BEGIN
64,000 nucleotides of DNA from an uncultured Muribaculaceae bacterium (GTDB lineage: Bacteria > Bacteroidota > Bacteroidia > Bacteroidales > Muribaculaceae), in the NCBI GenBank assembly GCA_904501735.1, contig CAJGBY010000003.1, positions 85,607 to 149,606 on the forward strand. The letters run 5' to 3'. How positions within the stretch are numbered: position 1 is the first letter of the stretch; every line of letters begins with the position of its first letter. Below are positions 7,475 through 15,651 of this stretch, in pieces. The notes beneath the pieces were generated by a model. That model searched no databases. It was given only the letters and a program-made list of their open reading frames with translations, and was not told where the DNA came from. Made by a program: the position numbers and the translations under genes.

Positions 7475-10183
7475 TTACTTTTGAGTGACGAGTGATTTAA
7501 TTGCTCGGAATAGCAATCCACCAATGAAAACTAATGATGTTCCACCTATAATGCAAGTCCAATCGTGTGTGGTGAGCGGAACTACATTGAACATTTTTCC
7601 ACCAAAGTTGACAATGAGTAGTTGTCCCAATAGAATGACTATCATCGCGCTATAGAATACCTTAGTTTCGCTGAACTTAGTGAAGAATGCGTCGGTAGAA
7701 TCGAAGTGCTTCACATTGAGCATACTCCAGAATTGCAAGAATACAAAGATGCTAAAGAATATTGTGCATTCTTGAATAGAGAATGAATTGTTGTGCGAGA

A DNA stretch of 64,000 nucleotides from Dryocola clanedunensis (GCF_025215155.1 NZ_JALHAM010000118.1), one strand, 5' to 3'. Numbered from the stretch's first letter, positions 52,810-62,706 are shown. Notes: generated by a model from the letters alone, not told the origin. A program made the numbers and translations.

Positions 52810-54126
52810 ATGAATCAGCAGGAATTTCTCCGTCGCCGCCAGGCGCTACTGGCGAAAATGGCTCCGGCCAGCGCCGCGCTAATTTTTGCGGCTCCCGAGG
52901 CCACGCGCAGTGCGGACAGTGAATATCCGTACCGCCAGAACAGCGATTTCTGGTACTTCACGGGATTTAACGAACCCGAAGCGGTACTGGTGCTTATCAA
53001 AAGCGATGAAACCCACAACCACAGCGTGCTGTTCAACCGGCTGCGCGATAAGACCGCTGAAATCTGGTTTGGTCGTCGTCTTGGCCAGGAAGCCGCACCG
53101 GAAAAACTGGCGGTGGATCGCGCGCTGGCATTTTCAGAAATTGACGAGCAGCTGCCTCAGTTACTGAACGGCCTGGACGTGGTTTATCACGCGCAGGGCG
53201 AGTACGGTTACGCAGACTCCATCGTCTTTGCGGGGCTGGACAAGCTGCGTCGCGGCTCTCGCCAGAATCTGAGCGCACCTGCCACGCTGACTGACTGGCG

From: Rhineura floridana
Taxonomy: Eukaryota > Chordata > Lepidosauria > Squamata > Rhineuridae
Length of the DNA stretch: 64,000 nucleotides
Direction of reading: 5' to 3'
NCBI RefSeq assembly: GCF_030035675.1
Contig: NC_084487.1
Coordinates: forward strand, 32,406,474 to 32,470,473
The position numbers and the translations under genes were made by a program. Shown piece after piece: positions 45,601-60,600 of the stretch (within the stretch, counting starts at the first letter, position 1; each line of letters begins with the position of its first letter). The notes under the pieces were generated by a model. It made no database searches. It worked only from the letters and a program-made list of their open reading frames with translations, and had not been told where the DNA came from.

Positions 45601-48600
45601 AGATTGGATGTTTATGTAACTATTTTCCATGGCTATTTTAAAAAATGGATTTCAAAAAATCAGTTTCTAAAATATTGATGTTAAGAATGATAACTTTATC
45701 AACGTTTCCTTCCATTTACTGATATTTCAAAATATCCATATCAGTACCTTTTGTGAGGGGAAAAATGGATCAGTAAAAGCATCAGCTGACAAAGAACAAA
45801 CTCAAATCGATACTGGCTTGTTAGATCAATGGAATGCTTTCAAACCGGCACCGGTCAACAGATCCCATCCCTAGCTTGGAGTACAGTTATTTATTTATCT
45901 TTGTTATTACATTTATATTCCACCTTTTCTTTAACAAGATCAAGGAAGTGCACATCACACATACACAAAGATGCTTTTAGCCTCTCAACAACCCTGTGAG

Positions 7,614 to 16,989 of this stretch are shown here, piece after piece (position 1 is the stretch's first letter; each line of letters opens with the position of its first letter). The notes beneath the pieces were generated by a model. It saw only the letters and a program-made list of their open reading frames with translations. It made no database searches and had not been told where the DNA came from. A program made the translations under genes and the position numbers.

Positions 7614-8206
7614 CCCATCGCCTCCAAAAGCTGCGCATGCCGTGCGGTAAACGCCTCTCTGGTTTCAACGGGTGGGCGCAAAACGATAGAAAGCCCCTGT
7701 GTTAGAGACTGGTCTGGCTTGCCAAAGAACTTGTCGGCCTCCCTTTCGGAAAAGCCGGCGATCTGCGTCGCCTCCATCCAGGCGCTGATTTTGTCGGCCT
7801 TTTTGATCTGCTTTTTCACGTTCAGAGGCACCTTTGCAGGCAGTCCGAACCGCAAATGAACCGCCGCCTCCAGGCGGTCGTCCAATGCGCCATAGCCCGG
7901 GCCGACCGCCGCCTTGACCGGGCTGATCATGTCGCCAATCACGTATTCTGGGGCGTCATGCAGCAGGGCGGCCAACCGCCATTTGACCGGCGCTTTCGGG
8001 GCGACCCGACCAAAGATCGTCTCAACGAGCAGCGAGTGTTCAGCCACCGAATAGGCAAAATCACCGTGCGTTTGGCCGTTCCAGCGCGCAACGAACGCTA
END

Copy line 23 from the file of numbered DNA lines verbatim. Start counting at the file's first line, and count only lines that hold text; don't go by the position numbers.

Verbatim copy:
45601 AGATTGGATGTTTATGTAACTATTTTCCATGGCTATTTTAAAAAATGGATTTCAAAAAATCAGTTTCTAAAATATTGATGTTAAGAATGATAACTTTATC